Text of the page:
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Examining Epidemiologic Study Flaws and Health Risks

Farmer Spraying PesticideA recent article published by The American Heart Association (AHA) featured the headline, “Pesticide exposure may increase heart disease and stroke risk.” That headline and the study which followed resonated in the press, leading to several articles based on it, said epidemiologist Geoffrey Kabat, Ph.D., in a recent post at the Genetic Literacy Project.

His post, “Viewpoint: Critical flaws plague new study linking ‘heavy’ pesticide exposure to cardiovascular disease”, describes issues with the methodology used and study limitations that he believes undermine its conclusions. Dr. Kabat, formerly of Einstein, also explains why problems in epidemiologic studies such as this one result in the public and the mainstream media being misled about health risks.

The following is an excerpt from Dr. Kabat’s post.

“The study in question, conducted by researchers in Hawaii, made use of a long-standing cohort of 7,557 middle-aged Japanese-American men to examine the association between pesticide exposure and cardiovascular disease. The cohort had been enrolled as part of the Honolulu Heart Program in 1965-1968 and was followed for up to 34 years to 1999.

The authors conducted two analyses of the association between pesticide exposure and risk of cardiovascular disease, after 10 years and 34 years of follow-up. In the abstract to the paper, they reported that there was a positive association between a high level of pesticide exposure and risk of cardiovascular disease (CVD) in the first 10 years of follow-up.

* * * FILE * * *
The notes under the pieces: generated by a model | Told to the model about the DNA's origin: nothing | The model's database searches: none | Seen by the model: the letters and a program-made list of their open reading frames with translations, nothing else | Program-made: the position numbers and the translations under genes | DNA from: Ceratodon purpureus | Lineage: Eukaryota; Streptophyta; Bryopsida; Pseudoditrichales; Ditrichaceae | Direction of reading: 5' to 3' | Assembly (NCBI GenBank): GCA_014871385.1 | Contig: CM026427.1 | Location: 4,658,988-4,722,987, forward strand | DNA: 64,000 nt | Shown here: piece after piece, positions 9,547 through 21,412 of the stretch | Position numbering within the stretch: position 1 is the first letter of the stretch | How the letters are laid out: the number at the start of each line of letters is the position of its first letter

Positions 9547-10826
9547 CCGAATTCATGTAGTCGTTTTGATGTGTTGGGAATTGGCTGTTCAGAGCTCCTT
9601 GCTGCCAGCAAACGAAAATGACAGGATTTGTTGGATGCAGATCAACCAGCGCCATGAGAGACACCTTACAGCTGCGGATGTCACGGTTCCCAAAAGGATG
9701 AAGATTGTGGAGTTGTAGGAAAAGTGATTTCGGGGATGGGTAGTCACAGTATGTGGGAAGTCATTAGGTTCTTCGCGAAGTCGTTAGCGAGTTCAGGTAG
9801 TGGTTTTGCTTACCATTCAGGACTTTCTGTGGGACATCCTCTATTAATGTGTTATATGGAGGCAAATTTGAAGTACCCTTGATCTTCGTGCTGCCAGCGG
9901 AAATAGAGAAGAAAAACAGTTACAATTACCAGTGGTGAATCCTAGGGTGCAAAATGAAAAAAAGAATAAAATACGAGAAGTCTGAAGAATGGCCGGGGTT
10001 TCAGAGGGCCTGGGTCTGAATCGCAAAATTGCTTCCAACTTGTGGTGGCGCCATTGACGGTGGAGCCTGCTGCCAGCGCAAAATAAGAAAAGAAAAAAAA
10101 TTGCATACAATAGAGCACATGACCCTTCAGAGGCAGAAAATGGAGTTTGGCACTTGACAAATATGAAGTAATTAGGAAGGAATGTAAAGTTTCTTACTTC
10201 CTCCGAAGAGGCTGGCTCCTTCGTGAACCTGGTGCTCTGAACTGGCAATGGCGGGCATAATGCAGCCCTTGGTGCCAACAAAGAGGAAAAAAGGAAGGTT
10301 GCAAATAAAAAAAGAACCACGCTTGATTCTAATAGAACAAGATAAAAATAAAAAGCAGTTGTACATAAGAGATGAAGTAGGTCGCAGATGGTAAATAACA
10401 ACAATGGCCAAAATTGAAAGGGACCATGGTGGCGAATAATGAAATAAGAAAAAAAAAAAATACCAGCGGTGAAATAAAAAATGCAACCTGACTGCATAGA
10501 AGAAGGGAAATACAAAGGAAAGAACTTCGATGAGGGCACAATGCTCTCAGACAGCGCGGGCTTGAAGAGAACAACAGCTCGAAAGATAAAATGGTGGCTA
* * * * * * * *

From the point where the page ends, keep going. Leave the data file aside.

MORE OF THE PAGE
They concluded:

“These findings suggest that occupational exposure to pesticides may play a role in the development of cardiovascular diseases. The results are novel, as the association between occupational exposure to pesticides and cardiovascular disease incidence has not been examined previously in this unique cohort.”

Like all reports of epidemiological findings, this paper needs to be examined carefully to see what information the researchers had, how exposure was defined, how the data were analyzed, and how convincing the results are. Cardiovascular disease is the leading cause of death in the US, and any new environmental risk factor for the disease, if prevalent in the general population, would be of great importance for public health.

But, as soon as I got into the actual details of the study, I realized that the reported association between pesticide exposure and CVD can only be sustained by failing to subject the data to critical analysis. In fact, there are many glaring deficiencies in the data, in the analysis, and in the conclusions.”

To read more of this article, please visit the Genetic Literacy Project.

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